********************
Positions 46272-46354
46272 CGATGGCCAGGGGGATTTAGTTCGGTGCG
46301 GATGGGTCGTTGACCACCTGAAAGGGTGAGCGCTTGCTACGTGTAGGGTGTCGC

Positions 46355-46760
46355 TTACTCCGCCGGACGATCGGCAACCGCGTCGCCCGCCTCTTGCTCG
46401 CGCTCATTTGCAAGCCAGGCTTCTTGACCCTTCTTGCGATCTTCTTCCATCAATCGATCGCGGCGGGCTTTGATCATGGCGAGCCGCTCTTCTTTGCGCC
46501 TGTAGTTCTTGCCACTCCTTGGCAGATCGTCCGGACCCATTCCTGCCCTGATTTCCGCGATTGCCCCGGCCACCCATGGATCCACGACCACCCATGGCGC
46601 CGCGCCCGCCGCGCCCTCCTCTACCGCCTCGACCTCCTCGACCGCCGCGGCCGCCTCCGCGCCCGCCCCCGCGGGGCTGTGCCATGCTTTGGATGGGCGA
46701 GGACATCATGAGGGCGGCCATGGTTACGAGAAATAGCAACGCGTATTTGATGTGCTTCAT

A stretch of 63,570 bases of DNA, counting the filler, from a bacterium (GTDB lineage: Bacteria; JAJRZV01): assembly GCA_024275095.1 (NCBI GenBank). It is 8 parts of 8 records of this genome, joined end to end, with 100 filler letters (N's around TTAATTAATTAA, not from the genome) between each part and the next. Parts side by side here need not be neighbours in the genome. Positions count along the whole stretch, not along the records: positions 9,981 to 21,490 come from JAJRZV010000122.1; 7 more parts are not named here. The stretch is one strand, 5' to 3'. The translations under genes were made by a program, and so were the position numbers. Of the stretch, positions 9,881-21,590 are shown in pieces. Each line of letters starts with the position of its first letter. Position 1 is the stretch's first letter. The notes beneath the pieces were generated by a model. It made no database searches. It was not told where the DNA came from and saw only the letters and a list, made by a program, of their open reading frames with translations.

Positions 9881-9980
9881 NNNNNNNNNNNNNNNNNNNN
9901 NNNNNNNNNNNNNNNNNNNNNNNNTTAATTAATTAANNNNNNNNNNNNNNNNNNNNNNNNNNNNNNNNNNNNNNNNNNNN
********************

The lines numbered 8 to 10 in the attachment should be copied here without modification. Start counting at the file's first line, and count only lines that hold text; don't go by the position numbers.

46601 CGCGCCCGCCGCGCCCTCCTCTACCGCCTCGACCTCCTCGACCGCCGCGGCCGCCTCCGCGCCCGCCCCCGCGGGGCTGTGCCATGCTTTGGATGGGCGA
46701 GGACATCATGAGGGCGGCCATGGTTACGAGAAATAGCAACGCGTATTTGATGTGCTTCAT

A stretch of 63,570 bases of DNA, counting the filler, from a bacterium (GTDB lineage: Bacteria; JAJRZV01): assembly GCA_024275095.1 (NCBI GenBank). It is 8 parts of 8 records of this genome, joined end to end, with 100 filler letters (N's around TTAATTAATTAA, not from the genome) between each part and the next. Parts side by side here need not be neighbours in the genome. Positions count along the whole stretch, not along the records: positions 9,981 to 21,490 come from JAJRZV010000122.1; 7 more parts are not named here. The stretch is one strand, 5' to 3'. The translations under genes were made by a program, and so were the position numbers. Of the stretch, positions 9,881-21,590 are shown in pieces. Each line of letters starts with the position of its first letter. Position 1 is the stretch's first letter. The notes beneath the pieces were generated by a model. It made no database searches. It was not told where the DNA came from and saw only the letters and a list, made by a program, of their open reading frames with translations.